I view political stability as the proper functioning of an efficient government, lack of violence, strong institutions, sound representatives and proper rule of law. The electoral systems play a role in shaping the voters choices and preferences on the party selections and the electoral results can affect stability in various ways. This paper will therefore reflect to what extent electoral systems affect stability in different geo political regions and governments such as democratic governments.
First and foremost the single member plurality defines the system as the candidate with most votes winning the elections. This type of system is definitely simple making it cost effective. The question of stability arises where it allows for the selection of a single member rather than just a party; this allows the individuals to hold the representative accountable for matters in their geographical location. The efficiency and effectiveness of the system is witnessed where it allows for single parties in the legislature. This can allow for long term public policies that are critical for development and give room for political stability through long lasting governments. This same type of system discourages national integration whereby it favors the most popular candidate to vie for party elections. The clear cases of exclusion of minority groups in a political environment will lead to political instability and might at times lead to rebellion movements against the ruling governments. The question at hand lies to whether the government can manage the formation of political parties based on ethnic lines, but from the 2007/2008 Kenyans post election violence it clearly cannot and this leads to government destabilization.
Electoral volatility affects stability as seen in the two round systems. The two round systems are election that takes place in first and second rounds if any candidate fails to attain the absolute majority. This type of system is relatively expensive especially for the developing states. The preparation of fresh elections is also time consuming and most of the times bring a low turnout of voters. It is without a doubt that there will be proportional change in the voting preferences of candidates. Additionally, the cost of the elections would destabilize the economic conditions of most developing states and pose a threat of violence when the candidate and the supporters perceive the elections to be unfair in a democratic state.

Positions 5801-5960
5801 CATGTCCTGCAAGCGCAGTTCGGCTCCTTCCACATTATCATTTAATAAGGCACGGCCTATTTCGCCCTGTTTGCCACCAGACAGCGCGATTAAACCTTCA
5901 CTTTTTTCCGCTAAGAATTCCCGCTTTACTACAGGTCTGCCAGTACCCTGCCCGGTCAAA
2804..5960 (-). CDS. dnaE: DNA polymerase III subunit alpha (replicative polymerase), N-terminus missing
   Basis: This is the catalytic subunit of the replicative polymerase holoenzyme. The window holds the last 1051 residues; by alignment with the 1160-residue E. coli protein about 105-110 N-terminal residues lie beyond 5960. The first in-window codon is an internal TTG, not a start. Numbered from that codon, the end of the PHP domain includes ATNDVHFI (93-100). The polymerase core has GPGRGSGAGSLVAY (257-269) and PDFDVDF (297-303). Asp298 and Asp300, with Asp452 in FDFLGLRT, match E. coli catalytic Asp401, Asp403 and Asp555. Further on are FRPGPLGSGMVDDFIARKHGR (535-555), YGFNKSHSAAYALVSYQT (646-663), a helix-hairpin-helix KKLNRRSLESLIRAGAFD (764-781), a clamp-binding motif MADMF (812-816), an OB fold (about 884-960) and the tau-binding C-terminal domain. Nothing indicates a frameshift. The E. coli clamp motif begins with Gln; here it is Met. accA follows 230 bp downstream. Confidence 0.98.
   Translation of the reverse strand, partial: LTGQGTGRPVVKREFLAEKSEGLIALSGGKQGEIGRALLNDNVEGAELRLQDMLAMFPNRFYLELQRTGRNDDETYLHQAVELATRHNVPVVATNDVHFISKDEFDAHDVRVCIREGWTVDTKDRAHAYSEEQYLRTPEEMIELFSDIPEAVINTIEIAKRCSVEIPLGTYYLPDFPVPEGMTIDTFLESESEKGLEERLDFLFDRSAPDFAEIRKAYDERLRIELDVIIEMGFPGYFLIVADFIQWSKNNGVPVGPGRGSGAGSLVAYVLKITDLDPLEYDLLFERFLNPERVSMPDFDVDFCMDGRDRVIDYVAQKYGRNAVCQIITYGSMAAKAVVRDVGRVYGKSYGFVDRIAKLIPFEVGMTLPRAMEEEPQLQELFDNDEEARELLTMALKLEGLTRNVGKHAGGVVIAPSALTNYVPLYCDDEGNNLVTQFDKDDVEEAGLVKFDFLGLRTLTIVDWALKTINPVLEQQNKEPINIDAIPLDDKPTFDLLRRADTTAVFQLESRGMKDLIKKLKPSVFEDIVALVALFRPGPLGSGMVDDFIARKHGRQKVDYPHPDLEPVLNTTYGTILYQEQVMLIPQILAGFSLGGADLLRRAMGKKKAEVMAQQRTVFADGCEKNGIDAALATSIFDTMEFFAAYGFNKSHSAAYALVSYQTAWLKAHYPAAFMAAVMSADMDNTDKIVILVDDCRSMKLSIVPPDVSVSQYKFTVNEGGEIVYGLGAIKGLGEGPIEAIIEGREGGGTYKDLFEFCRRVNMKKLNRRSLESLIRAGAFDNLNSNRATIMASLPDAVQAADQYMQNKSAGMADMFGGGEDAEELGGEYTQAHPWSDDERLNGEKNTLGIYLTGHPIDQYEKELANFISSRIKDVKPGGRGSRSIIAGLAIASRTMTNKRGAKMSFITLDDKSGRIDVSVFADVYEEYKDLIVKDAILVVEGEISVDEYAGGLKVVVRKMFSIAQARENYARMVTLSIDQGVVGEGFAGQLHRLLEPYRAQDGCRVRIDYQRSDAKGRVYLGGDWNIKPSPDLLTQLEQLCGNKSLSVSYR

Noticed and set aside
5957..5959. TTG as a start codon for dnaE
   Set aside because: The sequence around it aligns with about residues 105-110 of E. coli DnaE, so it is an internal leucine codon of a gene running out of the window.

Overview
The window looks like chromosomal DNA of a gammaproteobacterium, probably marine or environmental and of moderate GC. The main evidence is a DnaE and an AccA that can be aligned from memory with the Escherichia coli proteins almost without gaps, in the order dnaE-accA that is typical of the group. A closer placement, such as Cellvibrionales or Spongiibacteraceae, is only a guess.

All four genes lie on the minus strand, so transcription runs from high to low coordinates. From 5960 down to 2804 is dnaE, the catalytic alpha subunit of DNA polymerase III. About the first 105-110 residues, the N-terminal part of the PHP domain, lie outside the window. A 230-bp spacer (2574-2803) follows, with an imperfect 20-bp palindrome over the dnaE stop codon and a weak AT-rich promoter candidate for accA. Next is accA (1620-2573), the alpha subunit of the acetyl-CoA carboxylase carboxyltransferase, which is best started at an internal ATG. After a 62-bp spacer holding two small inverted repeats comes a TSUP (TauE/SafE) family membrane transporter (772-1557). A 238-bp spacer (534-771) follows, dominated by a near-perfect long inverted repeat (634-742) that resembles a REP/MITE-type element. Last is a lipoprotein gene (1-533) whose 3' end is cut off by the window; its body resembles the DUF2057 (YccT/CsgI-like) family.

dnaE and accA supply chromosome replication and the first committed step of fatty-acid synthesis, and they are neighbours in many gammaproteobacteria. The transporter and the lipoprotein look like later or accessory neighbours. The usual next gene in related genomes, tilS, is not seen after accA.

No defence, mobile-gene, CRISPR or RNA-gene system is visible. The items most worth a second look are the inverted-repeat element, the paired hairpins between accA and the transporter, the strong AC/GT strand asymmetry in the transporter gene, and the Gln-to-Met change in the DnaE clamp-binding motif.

In order to attain stability electoral systems should avoid fragmentation and .disproportion by avoiding formation of small parties in the legislature. I believe that coalition governments provide great chances to enhance national cohesion and integration through creation of stronger governments however there is lack of common agreement in decision making processes and chances of wrangles easily arise which may lead to instability and weak democracies.
Multimember districts allows for representations of small societies in the parliaments which make it possible to hold individual candidates accountable. This allows for checks and balances thus leading to adherence to the rule of law and maintaining stability. Flexibility is also witnessed in these types of systems whereby their sizes are not fixed and change across time. It also provides proper responsiveness hence creating confidence in voters through equal representation of the minority groups.
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